Sure, I read Orson Scott Card's Ender's Game. But like most people, I only read it to impress a girl. I never was blown away by his prowess as a political mastermind, which looks to be the right reaction in light of Empire, his new novelexcerpt.
What the terrorists aren't counting on, thought Cole, is that America isn't a completely decadent country yet. When you stab us, we don't roll over and ask what we did wrong and would you please forgive us. Instead we turn around and take the knife out of your hand. Even though the whole world, insanely, condemns us for it.
Cole could imagine the way this was getting covered by the media in the rest of the world. Oh, tragic that the President was dead. Official condolences. Somber faces. But they'd be dancing in the streets in Paris and Berlin, not to mention Moscow and Beijing. After all, those were the places where America was blamed for all the trouble in the world. What a laugh—capitals that had once tried to conquer vast empires, damning America for behaving far better than they did when they were in the ascendancy.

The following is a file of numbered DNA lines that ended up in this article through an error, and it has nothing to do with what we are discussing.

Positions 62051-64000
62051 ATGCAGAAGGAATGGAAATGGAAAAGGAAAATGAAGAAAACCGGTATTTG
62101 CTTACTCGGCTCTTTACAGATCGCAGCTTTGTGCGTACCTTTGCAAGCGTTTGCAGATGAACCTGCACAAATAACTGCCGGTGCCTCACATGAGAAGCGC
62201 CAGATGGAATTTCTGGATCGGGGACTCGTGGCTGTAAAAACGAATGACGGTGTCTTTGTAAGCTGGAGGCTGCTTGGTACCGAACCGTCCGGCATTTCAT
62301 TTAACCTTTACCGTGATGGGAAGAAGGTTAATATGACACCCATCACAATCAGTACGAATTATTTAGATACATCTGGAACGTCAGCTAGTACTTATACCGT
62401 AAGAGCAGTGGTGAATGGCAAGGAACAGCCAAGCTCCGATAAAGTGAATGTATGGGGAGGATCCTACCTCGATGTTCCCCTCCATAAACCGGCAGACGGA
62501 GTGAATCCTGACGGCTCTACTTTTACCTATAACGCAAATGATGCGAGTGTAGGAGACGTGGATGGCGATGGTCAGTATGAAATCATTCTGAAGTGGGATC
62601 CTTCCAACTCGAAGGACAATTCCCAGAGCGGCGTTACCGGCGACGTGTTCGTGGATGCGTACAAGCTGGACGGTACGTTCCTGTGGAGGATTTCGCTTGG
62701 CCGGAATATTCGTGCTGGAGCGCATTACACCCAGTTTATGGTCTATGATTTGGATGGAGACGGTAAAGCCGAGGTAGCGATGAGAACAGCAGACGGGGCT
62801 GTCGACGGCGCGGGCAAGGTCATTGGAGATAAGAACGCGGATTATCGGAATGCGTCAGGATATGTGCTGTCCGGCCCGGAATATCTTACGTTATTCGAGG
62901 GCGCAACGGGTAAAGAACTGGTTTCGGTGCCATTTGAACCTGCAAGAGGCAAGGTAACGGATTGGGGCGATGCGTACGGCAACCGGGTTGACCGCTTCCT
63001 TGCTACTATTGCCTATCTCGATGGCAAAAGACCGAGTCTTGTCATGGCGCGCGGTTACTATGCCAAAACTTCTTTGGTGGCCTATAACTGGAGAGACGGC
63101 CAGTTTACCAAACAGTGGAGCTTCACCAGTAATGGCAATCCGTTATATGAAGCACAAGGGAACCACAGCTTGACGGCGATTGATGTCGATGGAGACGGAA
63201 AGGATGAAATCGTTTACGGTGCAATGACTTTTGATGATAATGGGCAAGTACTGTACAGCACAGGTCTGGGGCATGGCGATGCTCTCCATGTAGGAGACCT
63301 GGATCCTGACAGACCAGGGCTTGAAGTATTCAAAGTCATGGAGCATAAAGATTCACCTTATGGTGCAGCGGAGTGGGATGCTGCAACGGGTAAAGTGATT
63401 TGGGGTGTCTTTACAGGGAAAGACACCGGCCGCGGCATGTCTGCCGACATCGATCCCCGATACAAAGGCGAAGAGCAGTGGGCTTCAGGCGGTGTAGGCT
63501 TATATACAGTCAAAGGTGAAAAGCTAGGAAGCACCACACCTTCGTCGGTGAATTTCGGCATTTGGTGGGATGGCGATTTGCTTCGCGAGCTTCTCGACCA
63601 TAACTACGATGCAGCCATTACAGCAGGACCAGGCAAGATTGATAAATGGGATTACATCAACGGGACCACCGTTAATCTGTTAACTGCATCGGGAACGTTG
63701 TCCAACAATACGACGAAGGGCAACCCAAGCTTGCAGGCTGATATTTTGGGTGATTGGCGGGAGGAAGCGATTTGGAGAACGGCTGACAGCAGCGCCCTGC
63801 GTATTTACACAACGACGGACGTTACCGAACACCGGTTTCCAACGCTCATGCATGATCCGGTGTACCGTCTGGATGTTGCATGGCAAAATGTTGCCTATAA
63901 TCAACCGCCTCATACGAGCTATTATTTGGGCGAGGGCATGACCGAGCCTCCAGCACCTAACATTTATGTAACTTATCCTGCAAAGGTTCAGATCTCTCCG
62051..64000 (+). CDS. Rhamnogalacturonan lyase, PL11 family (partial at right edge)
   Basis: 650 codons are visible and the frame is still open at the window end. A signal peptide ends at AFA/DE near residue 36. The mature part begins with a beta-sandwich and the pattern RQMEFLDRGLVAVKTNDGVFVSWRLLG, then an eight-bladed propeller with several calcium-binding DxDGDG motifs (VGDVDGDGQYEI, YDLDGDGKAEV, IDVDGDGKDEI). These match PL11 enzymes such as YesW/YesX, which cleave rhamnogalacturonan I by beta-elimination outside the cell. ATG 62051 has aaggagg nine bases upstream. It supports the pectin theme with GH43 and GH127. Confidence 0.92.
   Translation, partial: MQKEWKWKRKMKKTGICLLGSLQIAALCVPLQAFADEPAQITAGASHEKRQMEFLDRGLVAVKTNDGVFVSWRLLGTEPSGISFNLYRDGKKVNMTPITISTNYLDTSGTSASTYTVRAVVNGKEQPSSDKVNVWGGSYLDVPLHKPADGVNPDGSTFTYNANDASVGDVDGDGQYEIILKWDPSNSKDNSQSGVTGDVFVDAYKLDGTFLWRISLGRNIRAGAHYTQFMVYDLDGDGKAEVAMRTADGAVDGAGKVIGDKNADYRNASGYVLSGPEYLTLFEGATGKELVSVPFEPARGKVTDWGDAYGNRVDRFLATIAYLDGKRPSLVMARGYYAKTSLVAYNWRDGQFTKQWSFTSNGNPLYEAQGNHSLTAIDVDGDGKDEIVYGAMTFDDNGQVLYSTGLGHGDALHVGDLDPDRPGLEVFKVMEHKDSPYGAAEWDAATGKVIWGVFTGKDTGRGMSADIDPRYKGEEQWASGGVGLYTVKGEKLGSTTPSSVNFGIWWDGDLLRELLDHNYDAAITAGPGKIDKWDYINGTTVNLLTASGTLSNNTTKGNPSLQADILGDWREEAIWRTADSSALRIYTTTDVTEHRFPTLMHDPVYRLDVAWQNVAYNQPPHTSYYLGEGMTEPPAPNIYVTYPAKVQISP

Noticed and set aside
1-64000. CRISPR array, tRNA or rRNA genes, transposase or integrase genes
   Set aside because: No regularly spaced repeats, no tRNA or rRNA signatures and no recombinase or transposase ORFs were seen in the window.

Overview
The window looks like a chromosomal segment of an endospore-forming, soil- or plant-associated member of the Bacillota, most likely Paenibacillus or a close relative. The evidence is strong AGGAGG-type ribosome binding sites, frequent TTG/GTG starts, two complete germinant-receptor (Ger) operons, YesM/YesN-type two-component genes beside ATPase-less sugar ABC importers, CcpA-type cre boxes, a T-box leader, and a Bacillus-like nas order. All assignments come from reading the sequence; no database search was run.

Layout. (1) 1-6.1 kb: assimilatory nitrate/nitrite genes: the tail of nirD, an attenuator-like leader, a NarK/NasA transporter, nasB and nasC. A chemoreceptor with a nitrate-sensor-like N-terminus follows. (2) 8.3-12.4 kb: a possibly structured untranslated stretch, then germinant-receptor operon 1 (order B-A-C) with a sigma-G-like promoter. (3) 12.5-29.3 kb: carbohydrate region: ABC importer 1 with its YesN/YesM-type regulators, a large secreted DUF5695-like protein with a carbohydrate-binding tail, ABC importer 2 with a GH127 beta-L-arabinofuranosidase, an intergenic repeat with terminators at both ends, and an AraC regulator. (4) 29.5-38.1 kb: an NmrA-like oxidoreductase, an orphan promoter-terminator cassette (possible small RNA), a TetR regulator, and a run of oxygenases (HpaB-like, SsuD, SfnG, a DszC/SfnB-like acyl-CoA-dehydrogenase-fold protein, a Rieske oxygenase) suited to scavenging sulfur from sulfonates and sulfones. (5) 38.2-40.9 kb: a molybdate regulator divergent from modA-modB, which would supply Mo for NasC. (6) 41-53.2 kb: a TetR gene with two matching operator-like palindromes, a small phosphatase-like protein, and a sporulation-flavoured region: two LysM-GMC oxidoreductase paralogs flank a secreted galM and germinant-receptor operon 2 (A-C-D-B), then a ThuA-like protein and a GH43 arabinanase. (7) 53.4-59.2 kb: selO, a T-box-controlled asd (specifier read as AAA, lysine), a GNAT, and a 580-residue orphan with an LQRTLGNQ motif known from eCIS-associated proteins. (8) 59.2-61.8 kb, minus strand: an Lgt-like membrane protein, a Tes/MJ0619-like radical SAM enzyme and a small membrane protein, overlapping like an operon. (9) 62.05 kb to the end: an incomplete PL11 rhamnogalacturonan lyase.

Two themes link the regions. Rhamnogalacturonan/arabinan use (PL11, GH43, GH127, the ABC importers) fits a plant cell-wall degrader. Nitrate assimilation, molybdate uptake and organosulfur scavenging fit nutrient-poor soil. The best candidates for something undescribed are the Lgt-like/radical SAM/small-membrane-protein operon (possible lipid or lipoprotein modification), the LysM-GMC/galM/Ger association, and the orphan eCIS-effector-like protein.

"You look pissed off," said Malich.
"Yeah," said Cole. "The terrorists are crazy and scary, but what really pisses me off is knowing that this will make a whole bunch of European intellectuals very happy."
That's really what this book is like. It'd be far more interesting to read a liberal's perspective on this dystopia—"the Colmes Diares," or something, wherein the liberal licks his chops at memories of the Organization marching white evangelicals into detention zones. I could point out that this kind of fantasizing is what conservatives (including me) used to accuse liberals of doing with The West Wing, but the peerless Roy Edroso's already covered that base.
I muddled through some similar attempts to convey the seriousness of our Current Struggle through sci-fi back in September.